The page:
"I think Fashion was OK for some of the boys and enjoyable" – Kevin
"I enjoyed making the T-shirt... my football shirt went well’ – Hayden
"The activities so far are brilliant! I think the boys and the girls worked just as well as everyone" – Olivia
"I liked rolling the ball to the other side (of the bridge) but on my first time I threw the ball. I had a great day" – Megan
"We really worked well together and I enjoyed it" – Robyn
Comments from staff/parents/helpers:
"We are a highly equal opportunities school and it is great to see this endorsement carried through into Further Education" – Head of Year
"As a parent I thought today was a very enjoyable day for the children" – parent/helper
"Good to see that what is endorsed in schools carries on in college" – Teacher
"Thank you so much – it was super to have the opportunity to observe my class – many new qualities became apparent" – Asst Head/Yr6 teacher
Focus on Disability
Another of our equality objectives is to raise awareness amongst students and staff of different types of disabilities and learning difficulties in order to promote understanding and foster good relationships. This year, we have focussed on Deaf Awareness, Mental Health and Learning Disabilities and Difficulties.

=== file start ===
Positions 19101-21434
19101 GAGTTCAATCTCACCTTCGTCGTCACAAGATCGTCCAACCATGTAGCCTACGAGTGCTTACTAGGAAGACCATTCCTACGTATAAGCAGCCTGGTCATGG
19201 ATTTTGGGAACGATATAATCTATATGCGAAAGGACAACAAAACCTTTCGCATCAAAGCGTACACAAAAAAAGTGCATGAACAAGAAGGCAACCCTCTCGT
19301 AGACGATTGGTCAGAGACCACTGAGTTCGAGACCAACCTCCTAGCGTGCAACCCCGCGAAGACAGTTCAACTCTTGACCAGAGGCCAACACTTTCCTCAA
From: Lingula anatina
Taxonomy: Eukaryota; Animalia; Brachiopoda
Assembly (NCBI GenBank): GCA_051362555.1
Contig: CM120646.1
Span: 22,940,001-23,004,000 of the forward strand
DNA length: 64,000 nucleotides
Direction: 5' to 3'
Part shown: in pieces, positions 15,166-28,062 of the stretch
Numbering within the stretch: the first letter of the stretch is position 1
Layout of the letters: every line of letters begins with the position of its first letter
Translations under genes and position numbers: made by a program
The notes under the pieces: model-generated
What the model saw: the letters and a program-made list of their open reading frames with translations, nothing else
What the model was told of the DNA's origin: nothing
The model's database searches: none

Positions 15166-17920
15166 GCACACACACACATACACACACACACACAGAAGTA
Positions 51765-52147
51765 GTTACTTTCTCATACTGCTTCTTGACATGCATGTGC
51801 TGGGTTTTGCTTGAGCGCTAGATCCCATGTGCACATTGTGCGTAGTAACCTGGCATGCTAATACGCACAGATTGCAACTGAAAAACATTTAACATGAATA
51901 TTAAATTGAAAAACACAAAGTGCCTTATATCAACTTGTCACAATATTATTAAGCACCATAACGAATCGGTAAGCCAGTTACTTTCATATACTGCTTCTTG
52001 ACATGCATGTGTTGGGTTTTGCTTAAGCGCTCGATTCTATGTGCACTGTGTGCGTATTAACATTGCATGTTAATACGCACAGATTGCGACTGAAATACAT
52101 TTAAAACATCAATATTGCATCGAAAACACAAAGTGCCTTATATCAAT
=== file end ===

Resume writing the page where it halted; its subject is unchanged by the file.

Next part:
A short course ‘An introduction to Signing’ was run and attended by a number of members of the public and College staff. Feedback from the students was very positive.
The course has given staff the confidence to engage in some basic sign language – and some of them have shown an interest in learning more. The course will run again next year.
A project to encourage students our Foundation Studies Students (students with learning disabilities and difficulties) and mainstream students to work on activities together was launched this year with an Easter Basket activity. The idea of this project was to break down barriers and develop a greater understanding between students.